‘Once Upon a Time in Wonderland’ promises a kick-ass Alice
While the core TV series has set sail for Neverland in its newly launched third season, Last night saw the premiere of the franchise’s first spinoff "Once Upon a Time in Wonderland". To anchor the series, creators Edward Kitsis and Adam Horowitz have found faces new and old (and sometimes computer-generated), including Sophie Lowe as Alice, "Lost" alum Naveen Andrews as "Aladdin‘s" Jafar, and Keith David, Iggy Pop and John Lithgow as the voices of a trio of Wonderland creatures.
Spinoff Online spoke with Kitsis and Horowitz, who explained that, while "Wonderland" is a spinoff, it will stand firmly on its own with an ass-kicking Alice who rides the line between crazy and crazy in love, a Jafar who frightens as he charms and a cast of critters that deepens the world of Lewis Carroll’s classic novel.
SPINOFF ONLINE: With "Wonderland", you guys have a spinoff from "Once Upon a Time", which seems only natural given the storybook nature of the show. But what was it about Wonderland as a place that made you feel like there was enough story to hang a whole other series on?
Edward Kitsis: For us, we never wanted to have the Drummonds drop off Mrs. Garrett and just do a straight-up spinoff. Plus, we wanted "Wonderland" to have its own story, its own vibe and its own tone. Yes, it fits under the "Once" franchise, but we wanted to write it in a way where if you’ve never seen "Once", you could jump right in without missing a beat. At the same time, if you’re a loyal "Once" viewer you’ll be rewarded.
And every time we go to a different land – whether it’s the Enchanted Forest or the Land Without Color from "Frankenstein" – they all have their own vibe and their own tone. So we wanted to honor that here, and even though it’s a spinoff we thought of it as its own show with touchstones to the mothership. When you see it, you’ll know you’re on a new journey with new characters.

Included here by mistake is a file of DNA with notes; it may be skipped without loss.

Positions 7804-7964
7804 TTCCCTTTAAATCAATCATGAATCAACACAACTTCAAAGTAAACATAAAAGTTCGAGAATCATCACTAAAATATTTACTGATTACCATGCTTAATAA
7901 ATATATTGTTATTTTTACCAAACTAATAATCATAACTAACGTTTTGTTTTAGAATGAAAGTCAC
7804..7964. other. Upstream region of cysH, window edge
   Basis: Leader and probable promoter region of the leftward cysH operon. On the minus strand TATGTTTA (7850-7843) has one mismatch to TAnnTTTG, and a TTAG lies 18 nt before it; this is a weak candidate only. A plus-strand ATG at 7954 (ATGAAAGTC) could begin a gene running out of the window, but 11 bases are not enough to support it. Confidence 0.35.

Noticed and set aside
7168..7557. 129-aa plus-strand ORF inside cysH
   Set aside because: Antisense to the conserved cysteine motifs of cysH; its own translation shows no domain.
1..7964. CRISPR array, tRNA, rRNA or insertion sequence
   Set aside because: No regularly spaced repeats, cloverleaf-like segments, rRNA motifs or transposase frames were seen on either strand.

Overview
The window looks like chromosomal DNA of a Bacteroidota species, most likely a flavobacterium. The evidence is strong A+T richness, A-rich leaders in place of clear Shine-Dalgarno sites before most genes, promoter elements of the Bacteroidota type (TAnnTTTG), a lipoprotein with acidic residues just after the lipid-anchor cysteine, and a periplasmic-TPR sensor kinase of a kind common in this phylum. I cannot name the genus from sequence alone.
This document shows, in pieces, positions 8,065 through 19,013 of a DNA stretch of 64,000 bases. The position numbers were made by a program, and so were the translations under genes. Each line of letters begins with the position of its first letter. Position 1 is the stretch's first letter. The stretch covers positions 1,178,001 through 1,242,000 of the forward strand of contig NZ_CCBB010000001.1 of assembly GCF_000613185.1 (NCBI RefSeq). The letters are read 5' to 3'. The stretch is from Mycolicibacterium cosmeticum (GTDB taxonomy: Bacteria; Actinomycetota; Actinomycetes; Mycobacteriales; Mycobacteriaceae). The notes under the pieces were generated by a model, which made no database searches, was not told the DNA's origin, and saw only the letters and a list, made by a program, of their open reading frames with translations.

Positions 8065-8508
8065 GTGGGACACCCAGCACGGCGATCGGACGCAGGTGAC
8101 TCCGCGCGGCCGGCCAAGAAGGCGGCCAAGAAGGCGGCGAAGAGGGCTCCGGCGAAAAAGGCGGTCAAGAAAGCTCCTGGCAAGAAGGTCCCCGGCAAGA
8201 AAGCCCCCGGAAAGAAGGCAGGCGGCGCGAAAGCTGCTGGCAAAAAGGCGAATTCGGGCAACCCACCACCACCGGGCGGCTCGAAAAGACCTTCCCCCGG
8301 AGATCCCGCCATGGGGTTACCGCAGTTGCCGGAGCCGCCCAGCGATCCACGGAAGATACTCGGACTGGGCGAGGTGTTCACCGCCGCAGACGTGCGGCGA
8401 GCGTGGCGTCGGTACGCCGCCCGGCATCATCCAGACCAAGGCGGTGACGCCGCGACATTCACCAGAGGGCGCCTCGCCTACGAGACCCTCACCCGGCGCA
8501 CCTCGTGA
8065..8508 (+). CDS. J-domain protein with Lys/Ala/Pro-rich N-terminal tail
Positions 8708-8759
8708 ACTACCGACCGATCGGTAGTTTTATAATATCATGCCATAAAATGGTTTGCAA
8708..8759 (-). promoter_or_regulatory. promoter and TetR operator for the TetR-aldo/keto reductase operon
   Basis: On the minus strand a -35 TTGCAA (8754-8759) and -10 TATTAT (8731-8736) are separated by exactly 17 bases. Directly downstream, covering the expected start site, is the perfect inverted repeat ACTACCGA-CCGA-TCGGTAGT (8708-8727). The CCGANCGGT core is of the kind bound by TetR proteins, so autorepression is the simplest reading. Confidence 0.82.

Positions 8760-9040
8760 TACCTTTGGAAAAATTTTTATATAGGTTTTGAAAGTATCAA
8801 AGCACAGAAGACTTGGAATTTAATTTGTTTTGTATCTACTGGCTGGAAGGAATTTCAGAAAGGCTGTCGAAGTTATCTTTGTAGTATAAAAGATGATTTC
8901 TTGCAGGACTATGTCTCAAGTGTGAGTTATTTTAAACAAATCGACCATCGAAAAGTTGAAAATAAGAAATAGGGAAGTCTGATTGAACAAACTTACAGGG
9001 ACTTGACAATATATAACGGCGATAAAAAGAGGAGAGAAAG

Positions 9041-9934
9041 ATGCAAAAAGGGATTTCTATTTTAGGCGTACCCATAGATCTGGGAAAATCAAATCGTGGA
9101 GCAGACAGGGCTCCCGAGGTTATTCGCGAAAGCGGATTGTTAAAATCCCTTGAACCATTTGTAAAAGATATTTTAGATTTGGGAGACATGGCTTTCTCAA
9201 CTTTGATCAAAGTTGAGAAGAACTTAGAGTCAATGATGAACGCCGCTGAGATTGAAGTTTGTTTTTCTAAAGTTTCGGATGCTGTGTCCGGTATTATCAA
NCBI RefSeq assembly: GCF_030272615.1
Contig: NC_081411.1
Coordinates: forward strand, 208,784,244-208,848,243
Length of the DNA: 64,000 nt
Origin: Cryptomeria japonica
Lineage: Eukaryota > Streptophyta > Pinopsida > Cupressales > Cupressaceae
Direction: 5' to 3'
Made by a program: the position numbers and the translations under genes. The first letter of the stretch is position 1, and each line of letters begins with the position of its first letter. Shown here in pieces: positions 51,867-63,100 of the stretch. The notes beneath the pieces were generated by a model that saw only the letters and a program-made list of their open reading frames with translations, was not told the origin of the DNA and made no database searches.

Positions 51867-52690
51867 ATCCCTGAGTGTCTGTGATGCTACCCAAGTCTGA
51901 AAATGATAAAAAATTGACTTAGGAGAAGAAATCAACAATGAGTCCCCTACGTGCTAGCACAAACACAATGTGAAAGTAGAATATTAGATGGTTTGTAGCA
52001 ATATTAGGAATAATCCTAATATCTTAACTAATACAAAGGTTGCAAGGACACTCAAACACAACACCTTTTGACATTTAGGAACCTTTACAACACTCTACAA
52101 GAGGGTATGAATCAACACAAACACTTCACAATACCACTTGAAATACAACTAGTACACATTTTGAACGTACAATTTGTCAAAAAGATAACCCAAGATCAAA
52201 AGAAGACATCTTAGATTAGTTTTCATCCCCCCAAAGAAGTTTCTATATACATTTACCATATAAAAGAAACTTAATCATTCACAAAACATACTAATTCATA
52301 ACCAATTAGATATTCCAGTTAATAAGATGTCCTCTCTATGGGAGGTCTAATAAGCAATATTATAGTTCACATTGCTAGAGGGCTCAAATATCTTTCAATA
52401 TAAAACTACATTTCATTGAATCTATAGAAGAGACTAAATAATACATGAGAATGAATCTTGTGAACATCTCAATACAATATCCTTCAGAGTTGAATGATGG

We’ve seen a tease of Wonderland in the original show, and from the teases of this new series, it seems to be visually very intensive and different. Doesn’t this show ask for a lot more CGI?
Adam Horowitz: Yeah, there’s a lot of CG in the show. The look of the show goes hand in hand with the storytelling, meaning we’re building a world with character, story and a physical world simultaneously. We’re trying to take the Lewis Carroll stories everyone loves as a jumping off point and create our own version of that world which is hopefully as exciting and wondrous as anything you’ve seen on television.
Alice in the book went to a place where everyone was mad, and she starts the show in an insane asylum. How does that crazy tone affect the series from soup to nuts?
Kitsis: We do meet Alice in an insane asylum, and she is broken, but what we realize is that she is a very strong, kick-ass warrior in her own right. I’d say that her goal is extremely personal in that she is fighting to find the love of her life who she thought was dead. We realize she was in an insane asylum because her father didn’t believe her. She’d gone to Wonderland as a little girl, and she returned a broken woman. It isn’t until she’s recruited on this mission that we see her spirits renewed again.
As the story evolved in the writers’ room, it seems like you put the characters on one big path together for the whole season. How has that concept grown in the telling?